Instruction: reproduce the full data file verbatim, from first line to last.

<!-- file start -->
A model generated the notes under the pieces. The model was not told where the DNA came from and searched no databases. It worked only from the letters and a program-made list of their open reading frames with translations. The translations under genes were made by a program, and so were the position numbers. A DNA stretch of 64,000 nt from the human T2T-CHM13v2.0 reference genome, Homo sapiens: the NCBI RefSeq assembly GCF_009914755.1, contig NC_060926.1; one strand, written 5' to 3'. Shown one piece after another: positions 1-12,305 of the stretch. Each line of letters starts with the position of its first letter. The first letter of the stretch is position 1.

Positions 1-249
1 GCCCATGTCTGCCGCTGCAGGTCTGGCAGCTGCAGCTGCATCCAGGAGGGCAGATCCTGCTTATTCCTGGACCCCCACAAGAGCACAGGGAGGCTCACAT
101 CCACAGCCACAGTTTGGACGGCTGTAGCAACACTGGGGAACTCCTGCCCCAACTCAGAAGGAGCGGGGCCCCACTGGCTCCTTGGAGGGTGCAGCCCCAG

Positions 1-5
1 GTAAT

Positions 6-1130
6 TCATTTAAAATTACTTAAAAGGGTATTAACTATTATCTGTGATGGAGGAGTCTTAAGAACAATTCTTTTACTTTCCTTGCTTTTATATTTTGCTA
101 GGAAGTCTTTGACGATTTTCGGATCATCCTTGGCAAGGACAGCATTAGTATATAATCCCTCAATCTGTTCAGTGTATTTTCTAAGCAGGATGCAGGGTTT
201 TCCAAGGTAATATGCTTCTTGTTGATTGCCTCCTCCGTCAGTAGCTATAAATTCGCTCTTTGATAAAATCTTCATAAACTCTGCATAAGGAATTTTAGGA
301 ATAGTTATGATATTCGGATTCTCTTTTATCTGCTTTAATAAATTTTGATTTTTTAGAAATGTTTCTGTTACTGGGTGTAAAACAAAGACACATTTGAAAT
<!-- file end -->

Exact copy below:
A model generated the notes under the pieces. The model was not told where the DNA came from and searched no databases. It worked only from the letters and a program-made list of their open reading frames with translations. The translations under genes were made by a program, and so were the position numbers. A DNA stretch of 64,000 nt from the human T2T-CHM13v2.0 reference genome, Homo sapiens: the NCBI RefSeq assembly GCF_009914755.1, contig NC_060926.1; one strand, written 5' to 3'. Shown one piece after another: positions 1-12,305 of the stretch. Each line of letters starts with the position of its first letter. The first letter of the stretch is position 1.

Positions 1-249
1 GCCCATGTCTGCCGCTGCAGGTCTGGCAGCTGCAGCTGCATCCAGGAGGGCAGATCCTGCTTATTCCTGGACCCCCACAAGAGCACAGGGAGGCTCACAT
101 CCACAGCCACAGTTTGGACGGCTGTAGCAACACTGGGGAACTCCTGCCCCAACTCAGAAGGAGCGGGGCCCCACTGGCTCCTTGGAGGGTGCAGCCCCAG

Positions 1-5
1 GTAAT

Positions 6-1130
6 TCATTTAAAATTACTTAAAAGGGTATTAACTATTATCTGTGATGGAGGAGTCTTAAGAACAATTCTTTTACTTTCCTTGCTTTTATATTTTGCTA
101 GGAAGTCTTTGACGATTTTCGGATCATCCTTGGCAAGGACAGCATTAGTATATAATCCCTCAATCTGTTCAGTGTATTTTCTAAGCAGGATGCAGGGTTT
201 TCCAAGGTAATATGCTTCTTGTTGATTGCCTCCTCCGTCAGTAGCTATAAATTCGCTCTTTGATAAAATCTTCATAAACTCTGCATAAGGAATTTTAGGA
301 ATAGTTATGATATTCGGATTCTCTTTTATCTGCTTTAATAAATTTTGATTTTTTAGAAATGTTTCTGTTACTGGGTGTAAAACAAAGACACATTTGAAAT